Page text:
“Why?” you ask. “I am wearing a garment; that’s not carrying!”
Your garment is not the problem. The problem is not even the fringe(s) that is/are not kosher. The problem is the fringes that are still kosher! This takes us back to our lessons on Hilchos Shabbos, regarding the laws of carrying. You see, something that is attached to a garment and is insignificant can be regarded as secondary to the garment, and therefore does not create a violation. Something that is significant cannot, and if it is not clothing or ornamental in its own rite, may not be carried, even if it is attached to a garment. Thus, the invalid fringe, which is insignificant, does not cause a violation of carrying. But the valid ones, which are significant, do. Now you may ask: So why is a kosher set of tzitzis not a violation of carrying? That is because kosher fringes – when they fulfill the mitzvah – are ornamental due to the fact that they “adorn” the garment with the mitzvah! But think about it: kosher fringes, which are not currently part of a kosher set (i.e. because at least one fringe is invalid, and it takes four kosher fringes to make a kosher talis) are not presently adorning the talis with the mitzvah, on the one hand, but are too significant to be secondary, on the other! Isn’t this incredible!!!
Question: OK, now let’s get really deep: If a full set of kosher tzitzis-fringes adorn the garment only because they fulfill the mitzvah, then why isn’t it a violation of carrying on Shabbos, if it is nighttime, according to the opinion that there is no mitzvah at night, even for daytime garments (see dispute in lesson MBY 8:16-17)?!
Answer: What a great question! The answer is that a kosher set of tzitzis adorns the garment even at a time when the mitzvah is not applicable. The fact is that this is a kosher talis and a mitzvah object, and that fact, in and of itself, is enough to keep the tzitzis as an adornment all the time!
Question: Based upon our discovery today, it would seem that one would be required to inspect his tzitzis (e.g. talis katan, which is most likely what he would be wearing outside of the eruv) every time he wishes to go out of the eruv an Shabbos, for fear that one of the fringes is not kosher, and he would be carrying. It would be similar to having to check one’s pockets before going out, is it not?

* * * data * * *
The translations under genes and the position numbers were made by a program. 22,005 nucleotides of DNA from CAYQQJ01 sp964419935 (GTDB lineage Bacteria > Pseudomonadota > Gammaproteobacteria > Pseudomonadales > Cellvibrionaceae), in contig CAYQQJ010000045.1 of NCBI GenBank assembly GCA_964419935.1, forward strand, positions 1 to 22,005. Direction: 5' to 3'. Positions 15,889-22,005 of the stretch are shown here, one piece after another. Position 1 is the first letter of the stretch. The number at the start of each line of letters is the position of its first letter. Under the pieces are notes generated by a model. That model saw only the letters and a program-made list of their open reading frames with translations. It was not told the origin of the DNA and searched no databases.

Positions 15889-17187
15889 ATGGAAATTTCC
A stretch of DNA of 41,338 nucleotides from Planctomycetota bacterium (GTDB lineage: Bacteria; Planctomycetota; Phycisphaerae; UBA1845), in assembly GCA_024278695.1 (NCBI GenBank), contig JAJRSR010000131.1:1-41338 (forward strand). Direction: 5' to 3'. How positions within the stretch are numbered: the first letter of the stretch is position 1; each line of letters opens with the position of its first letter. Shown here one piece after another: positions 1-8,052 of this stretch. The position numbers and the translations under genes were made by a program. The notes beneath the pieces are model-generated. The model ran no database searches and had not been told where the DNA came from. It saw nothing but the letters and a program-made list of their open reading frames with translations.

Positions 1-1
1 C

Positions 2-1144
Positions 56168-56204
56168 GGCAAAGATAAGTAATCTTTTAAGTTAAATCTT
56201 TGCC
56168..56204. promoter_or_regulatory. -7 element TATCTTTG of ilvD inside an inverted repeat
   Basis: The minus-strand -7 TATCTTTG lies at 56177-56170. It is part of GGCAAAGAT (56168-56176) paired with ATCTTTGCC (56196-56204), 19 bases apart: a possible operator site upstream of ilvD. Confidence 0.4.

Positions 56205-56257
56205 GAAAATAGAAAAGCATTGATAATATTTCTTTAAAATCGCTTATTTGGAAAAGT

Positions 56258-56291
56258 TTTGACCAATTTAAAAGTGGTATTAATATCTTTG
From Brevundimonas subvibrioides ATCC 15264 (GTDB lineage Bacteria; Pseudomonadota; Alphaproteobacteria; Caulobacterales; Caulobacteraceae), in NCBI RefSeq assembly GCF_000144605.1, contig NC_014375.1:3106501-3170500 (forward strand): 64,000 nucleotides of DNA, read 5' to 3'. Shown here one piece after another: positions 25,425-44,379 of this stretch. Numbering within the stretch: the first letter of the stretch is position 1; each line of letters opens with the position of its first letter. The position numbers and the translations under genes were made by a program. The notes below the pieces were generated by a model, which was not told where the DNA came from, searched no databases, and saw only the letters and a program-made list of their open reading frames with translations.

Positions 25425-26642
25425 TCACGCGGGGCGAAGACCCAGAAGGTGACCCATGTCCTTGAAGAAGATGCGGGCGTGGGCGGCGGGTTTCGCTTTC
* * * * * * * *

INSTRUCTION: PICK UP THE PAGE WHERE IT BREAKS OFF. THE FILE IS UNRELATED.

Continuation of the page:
Answer: Yes and no. If the person checked his tzitzis in the morning before davening (or the previous day before putting his talis away), then he does not have to check it again before going outside. Otherwise, he does.
Question: So, if a person is walking outside of an eruv, and suddenly he discovers that his tzitzis are invalid, must he take them off immediately – no ifs ands or buts?
Answer: Not necessarily. Remember the principle of ‘kavod habriyos’ – i.e. where the rabbis waived their restrictions in order to preserve human dignity? That applies here as well. Thus, if the person discovers the invalid tzitzis while walking in a ‘karmelis’ (i.e. not a bona fide reshus harabim – public domain – so that the prohibition against carrying is only rabbinic, as is the case with most of our streets), the principle dictates that he may continue to wear the non-kosher tzitzis until he gets to a private place where he can remove them without embarrassment. (Note: On a weekday, he would be required – by Torah law - to remove them and fix them before continuing his walk, but on Shabbos that is not an option.) In fact, even if he was sitting in shul on Shabbos, wearing his talis when he discovered that one of the fringes was invalid, he would not be required to remove it immediately, if doing so would cause him embarrassment!